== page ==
Gun reform laws eluded Biden in 2013. Could this showdown with the NRA be different?

Within hours of 10 people being gunned down at the King Soopers grocery store in Boulder, Colorado on Monday – the second such bloody rampage in seven days – the calls had begun for Congress to tighten up America’s notoriously slack firearms laws. John Hickenlooper, a Democratic US senator from Colorado who was governor of the state at the time of the Aurora cinema shooting that killed 12 people in 2012, opined that “our country has a horrific problem with gun violence. We need federal action. Now.” Gabby Giffords, a former congresswoman and leading gun control advocate who was shot in the head in 2011, remarked : “It doesn’t have to be this way. It’s beyond time for our leaders to take action.” The most prescient comment came from Mark Barden , whose son Daniel was one of 20 six- and seven-year-olds shot dead at Sandy Hook elementary school in Connecticut in December 2012. His heart was with the grieving families of Boulder, he said, adding that he hoped this year the country would “finally expand access to background checks”. That hope that real legislative change could finally be on the horizon belied the years of disappointment that have brought Barden and other gun law campaigners to this point. In April 2013, the Sandy Hook father stood beside Barack Obama in the Rose Garden of the White House hours after the US Senate had voted down a bill that would have introduced universal background checks on all gun sales. […]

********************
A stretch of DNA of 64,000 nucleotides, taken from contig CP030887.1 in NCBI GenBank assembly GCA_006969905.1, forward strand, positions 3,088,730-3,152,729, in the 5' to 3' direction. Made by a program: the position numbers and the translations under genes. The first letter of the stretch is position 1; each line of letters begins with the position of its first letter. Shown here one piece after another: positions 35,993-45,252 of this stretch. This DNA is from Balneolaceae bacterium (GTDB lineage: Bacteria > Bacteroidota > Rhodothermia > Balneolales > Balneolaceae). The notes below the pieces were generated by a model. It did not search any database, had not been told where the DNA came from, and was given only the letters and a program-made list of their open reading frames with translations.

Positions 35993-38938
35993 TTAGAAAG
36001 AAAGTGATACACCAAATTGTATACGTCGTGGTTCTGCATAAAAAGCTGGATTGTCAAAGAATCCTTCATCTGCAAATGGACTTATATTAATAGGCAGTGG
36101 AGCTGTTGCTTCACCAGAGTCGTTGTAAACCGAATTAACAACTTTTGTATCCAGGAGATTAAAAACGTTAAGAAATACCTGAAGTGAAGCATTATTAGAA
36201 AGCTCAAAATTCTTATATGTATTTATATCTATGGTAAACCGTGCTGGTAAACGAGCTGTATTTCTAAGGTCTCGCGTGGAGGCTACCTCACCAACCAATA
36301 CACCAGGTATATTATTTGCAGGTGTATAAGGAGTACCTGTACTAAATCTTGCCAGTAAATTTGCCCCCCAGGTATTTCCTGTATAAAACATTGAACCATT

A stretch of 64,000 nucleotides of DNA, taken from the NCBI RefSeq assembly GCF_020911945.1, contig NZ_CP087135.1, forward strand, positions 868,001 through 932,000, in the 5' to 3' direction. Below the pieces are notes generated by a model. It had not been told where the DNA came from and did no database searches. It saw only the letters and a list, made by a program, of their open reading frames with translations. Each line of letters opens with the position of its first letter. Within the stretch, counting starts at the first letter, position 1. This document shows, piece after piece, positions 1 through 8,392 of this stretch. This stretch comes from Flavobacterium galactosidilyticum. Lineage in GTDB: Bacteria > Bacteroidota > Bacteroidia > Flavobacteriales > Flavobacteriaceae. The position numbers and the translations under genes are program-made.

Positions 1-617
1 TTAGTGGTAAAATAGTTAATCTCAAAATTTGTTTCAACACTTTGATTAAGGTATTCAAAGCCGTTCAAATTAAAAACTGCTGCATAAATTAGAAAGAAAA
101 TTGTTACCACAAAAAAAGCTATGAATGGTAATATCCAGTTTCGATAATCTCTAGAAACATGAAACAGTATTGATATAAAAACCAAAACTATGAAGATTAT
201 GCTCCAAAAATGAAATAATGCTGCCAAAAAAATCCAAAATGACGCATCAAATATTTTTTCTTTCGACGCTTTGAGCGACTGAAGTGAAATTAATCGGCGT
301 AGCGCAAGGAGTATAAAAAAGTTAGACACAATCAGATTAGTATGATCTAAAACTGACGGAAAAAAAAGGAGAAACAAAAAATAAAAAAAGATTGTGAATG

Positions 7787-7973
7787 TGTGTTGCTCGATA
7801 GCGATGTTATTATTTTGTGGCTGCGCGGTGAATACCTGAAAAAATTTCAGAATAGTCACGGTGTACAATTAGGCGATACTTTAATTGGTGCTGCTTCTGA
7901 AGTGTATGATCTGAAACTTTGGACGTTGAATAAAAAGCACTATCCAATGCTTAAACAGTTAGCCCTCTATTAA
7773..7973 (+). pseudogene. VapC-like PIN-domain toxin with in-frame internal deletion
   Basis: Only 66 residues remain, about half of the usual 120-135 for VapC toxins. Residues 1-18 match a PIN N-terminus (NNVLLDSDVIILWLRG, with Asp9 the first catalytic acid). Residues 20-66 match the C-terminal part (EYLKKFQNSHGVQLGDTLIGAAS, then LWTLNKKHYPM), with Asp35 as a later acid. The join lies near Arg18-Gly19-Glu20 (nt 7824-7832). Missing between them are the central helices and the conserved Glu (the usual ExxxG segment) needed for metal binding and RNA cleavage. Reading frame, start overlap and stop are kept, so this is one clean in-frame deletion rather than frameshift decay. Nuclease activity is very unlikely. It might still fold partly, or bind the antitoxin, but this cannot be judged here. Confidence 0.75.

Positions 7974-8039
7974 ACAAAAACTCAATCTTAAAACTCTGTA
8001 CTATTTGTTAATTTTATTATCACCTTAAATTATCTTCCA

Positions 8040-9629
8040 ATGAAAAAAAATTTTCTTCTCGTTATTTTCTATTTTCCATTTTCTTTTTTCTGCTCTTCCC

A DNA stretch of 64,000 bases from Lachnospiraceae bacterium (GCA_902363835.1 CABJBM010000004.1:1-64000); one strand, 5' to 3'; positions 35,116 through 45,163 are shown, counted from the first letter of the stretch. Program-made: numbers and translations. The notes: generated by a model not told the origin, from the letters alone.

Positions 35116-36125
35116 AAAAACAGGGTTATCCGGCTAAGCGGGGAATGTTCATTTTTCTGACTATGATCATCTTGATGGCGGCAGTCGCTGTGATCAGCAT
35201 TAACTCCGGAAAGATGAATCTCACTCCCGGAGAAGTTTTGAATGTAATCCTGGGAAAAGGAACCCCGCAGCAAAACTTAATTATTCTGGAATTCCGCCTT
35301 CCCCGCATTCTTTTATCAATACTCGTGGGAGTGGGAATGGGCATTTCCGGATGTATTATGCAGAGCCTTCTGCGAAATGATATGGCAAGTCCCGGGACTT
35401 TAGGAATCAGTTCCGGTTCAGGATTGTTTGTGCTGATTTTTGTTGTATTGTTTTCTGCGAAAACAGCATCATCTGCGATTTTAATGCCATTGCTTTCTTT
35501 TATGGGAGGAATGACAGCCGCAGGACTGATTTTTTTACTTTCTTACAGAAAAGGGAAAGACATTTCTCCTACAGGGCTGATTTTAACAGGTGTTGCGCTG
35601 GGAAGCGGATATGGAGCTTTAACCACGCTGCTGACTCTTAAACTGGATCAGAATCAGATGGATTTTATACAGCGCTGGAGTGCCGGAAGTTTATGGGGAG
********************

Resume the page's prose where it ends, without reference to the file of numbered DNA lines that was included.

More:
Leave a Reply

This site uses Akismet to reduce spam. Learn how your comment data is processed.